Howard Bauchner, the editor-in-chief of the Journal of the American Medical Association – one of the most important editors in the scientific world – resigned at the end of the month, following recent controversy over how the journal and one of its editors he rejected the question of racism in medicine.
In late February 2021, JAMA published a podcast by two of the magazine’s editors, Ed Livingston and Mitchell Katz, which was apparently intended to discuss structural racism in the medical profession. Both are white and do not appear to have any relevant academic experience in discussing the issue. At times, Livingston seemed to wonder if the concept of structural racism really existed while making pity to assure readers that he himself was not racist. He also wondered if the problem could be described differently because “the term racism invokes feelings between people.”
Many experts, of course, agree that racism continues to play an insidious role in helping to drive worse health care outcomes among communities of color. As well during the covid-19 pandemic, for example, mortality rates were disproportionately higher for Blacks, Latinx, and Native Americans, while some groups also relatively struggled to have access to the many covid-19 vaccines now available.
Shortly after the podcast was released, the magazine’s Twitter account promoted the podcast asking, “No doctor is racist, so how can structural racism be in health care?” The heavily mocked tweet was eventually deleted, as was the podcast, but not before JAMA had been submitted to plenty of criticism from outside doctors. In mid-March, Livingston renounced from his position as assistant editor; soon after, the American Medical Association announced that it was placing Bauchner on administrative leave while conducting an investigation into the matter. And now, Bauchner is leaving as a result.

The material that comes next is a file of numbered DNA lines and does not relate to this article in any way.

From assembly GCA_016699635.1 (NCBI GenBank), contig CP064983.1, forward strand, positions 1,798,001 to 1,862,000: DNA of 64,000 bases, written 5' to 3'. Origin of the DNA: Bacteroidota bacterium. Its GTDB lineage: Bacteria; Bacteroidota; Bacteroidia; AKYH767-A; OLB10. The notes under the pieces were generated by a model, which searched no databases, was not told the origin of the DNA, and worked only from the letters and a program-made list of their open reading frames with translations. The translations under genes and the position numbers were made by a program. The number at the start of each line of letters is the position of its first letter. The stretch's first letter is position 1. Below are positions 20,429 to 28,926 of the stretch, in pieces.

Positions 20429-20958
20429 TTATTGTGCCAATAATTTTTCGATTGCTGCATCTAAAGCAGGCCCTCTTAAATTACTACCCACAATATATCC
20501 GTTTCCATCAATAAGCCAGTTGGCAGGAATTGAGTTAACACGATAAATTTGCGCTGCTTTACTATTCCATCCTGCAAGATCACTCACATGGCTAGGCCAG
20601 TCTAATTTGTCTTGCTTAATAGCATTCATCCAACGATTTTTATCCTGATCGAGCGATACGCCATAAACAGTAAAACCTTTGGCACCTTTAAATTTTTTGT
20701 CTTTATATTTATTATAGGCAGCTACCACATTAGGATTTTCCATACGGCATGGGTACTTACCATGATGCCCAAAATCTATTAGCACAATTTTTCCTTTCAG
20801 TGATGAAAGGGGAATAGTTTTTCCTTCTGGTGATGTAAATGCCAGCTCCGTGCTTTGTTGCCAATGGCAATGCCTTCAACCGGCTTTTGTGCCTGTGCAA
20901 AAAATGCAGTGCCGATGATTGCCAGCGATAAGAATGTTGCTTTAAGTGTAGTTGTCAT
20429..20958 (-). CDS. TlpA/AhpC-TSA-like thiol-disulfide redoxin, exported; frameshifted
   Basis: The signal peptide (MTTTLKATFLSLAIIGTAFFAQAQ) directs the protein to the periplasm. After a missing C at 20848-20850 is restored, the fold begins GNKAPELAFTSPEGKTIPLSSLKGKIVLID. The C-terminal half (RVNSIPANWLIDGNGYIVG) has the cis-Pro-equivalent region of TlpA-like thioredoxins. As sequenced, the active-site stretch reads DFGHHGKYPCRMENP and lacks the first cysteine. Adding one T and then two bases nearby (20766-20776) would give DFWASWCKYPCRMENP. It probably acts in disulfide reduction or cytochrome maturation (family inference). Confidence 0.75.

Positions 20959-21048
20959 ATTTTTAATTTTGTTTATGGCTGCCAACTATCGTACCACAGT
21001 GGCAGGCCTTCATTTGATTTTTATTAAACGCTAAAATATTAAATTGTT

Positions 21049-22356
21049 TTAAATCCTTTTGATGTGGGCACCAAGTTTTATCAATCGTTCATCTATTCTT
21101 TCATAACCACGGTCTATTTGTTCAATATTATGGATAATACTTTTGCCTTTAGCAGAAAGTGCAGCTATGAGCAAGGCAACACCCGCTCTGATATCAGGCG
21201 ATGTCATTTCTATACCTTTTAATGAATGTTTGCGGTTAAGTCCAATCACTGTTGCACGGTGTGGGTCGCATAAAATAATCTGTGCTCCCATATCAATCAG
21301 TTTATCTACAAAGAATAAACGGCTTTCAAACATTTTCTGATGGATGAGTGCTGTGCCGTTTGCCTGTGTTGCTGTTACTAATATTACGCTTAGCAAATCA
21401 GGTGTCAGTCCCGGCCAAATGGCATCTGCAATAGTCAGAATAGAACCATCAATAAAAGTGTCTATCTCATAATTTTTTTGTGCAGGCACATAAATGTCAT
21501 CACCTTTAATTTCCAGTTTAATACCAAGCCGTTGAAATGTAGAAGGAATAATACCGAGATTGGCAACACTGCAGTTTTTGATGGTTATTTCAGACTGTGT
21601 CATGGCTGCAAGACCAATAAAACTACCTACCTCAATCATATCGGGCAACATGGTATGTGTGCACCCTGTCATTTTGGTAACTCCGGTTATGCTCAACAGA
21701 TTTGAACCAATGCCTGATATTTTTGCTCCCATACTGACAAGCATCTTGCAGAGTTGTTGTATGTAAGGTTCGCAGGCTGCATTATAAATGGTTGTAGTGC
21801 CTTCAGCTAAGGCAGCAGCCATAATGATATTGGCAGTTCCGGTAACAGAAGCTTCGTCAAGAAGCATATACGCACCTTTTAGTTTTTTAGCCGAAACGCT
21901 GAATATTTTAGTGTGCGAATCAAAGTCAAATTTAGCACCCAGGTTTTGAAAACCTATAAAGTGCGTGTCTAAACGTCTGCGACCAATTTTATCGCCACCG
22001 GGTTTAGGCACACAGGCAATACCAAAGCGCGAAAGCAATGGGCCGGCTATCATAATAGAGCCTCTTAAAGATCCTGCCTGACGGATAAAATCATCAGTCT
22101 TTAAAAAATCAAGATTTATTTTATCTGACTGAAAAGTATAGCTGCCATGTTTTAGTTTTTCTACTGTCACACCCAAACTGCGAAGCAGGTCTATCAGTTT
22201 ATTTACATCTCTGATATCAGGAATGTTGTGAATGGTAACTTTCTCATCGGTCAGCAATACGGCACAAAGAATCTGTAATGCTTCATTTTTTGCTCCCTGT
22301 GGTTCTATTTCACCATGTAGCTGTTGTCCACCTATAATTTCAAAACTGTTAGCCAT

“I am very disappointed in myself for the delays that have led to the publication of the tweet and the podcast. Even if I have not written or seen the tweet or created the podcast, as editor in chief, I am ultimately responsible. for them, ”Bauchner said in a statement statement from the AMA.
For now, JAMA executive editor Phil Fontanarosa will serve as interim editor-in-chief. But it is not known if any other action will be taken by the newspaper due to the WADA investigation into the podcast. The AMA has not yet responded to a request for comment.
Following the repercussions, several doctors have called for a broader discussion of the racial barriers that can harm patients and doctors, one that is not limited to breaking down a podcast or a newspaper.
Earlier this March, the Institute for Antiracism in Medicine– an organization dedicated to “the abolition of racism in the field of medicine” founded this year by black women doctors in Chicago – circulated a petition asking JAMA to address the issues raised by the podcast through a review and restructuring, which to date has received more than 9,000 signatures. Brandi Jackson, a doctor and one of the institute’s founders, told Gizmodo in an email that Bauchner’s resignation was the right thing to do. But I wanted to see the full results of the Investigate JAMA before declaring victory. And meanwhile, he highlighted the need for the medical profession and institutions like JAMA to account for racism in its past and present.
“We have to remember that no one, however powerful, can sustain a single system of oppression,” Jackson said. “We have to keep our feet firmly on the pedal of accountability for JAMA … We must not give up until the entire field of medicine responds to the racism embedded in its practices.”